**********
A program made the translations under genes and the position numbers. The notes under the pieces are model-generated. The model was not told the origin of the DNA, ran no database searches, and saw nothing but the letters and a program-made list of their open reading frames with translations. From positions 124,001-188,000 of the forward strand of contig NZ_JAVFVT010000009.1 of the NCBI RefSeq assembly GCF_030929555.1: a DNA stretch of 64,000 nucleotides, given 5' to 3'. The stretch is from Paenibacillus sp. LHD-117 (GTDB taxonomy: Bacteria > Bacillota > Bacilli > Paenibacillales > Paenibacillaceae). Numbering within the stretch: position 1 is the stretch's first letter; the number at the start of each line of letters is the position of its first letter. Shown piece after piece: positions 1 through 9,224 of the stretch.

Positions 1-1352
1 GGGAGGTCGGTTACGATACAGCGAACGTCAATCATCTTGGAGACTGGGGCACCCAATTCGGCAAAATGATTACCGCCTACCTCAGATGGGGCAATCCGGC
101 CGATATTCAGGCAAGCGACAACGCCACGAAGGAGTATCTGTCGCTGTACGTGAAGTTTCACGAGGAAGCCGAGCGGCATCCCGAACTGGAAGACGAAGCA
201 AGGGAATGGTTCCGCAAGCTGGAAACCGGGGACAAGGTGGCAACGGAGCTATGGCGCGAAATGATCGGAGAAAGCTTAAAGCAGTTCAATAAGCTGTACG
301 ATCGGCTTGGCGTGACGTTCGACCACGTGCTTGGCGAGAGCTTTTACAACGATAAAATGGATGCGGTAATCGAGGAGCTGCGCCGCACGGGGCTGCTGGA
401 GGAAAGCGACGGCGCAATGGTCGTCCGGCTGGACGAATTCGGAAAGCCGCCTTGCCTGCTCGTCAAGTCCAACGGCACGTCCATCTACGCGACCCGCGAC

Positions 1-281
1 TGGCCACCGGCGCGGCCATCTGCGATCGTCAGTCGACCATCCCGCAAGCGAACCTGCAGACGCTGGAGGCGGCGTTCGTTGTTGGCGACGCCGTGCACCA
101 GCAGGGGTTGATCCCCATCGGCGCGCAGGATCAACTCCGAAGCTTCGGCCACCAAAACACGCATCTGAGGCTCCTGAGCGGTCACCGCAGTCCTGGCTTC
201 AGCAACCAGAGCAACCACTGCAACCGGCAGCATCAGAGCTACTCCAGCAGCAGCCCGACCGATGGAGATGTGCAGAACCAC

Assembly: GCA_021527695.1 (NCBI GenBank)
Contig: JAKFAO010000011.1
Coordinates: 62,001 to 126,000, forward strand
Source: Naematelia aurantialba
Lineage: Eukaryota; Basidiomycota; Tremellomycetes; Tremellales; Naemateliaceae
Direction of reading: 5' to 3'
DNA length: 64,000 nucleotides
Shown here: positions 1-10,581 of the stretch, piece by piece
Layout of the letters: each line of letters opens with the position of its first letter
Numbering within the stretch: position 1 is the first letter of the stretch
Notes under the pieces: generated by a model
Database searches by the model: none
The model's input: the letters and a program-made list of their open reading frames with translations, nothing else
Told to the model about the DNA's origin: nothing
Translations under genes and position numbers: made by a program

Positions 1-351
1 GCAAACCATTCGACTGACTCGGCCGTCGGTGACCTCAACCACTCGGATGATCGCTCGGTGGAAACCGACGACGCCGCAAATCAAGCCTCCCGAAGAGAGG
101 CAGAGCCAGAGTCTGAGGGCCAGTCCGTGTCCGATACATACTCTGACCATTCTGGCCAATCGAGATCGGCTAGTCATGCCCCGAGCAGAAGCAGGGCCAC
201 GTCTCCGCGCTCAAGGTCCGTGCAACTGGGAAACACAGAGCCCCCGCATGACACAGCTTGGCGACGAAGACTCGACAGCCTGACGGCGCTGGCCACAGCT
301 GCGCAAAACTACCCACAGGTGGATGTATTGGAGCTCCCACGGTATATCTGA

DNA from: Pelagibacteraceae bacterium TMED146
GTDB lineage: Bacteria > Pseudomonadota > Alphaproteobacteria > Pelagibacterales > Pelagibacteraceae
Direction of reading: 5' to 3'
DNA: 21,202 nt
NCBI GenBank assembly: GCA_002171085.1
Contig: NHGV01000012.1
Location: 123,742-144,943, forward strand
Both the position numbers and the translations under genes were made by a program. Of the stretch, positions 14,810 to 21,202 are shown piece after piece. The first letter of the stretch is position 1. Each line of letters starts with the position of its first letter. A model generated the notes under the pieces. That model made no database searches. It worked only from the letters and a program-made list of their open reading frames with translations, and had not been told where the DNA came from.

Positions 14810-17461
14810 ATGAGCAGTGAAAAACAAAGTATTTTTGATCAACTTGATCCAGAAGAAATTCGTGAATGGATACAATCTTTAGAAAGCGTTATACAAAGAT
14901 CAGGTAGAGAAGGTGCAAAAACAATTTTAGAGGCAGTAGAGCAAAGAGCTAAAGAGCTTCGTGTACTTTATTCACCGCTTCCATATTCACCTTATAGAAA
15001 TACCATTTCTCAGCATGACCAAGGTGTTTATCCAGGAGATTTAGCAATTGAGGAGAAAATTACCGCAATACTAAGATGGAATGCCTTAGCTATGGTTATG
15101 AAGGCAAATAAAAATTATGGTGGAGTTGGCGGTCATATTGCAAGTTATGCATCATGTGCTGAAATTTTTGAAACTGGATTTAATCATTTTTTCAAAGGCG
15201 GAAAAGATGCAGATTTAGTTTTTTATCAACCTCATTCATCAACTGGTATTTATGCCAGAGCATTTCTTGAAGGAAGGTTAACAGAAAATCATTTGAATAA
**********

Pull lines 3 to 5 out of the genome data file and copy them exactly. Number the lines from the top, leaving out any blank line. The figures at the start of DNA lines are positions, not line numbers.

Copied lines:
1 GGGAGGTCGGTTACGATACAGCGAACGTCAATCATCTTGGAGACTGGGGCACCCAATTCGGCAAAATGATTACCGCCTACCTCAGATGGGGCAATCCGGC
101 CGATATTCAGGCAAGCGACAACGCCACGAAGGAGTATCTGTCGCTGTACGTGAAGTTTCACGAGGAAGCCGAGCGGCATCCCGAACTGGAAGACGAAGCA
201 AGGGAATGGTTCCGCAAGCTGGAAACCGGGGACAAGGTGGCAACGGAGCTATGGCGCGAAATGATCGGAGAAAGCTTAAAGCAGTTCAATAAGCTGTACG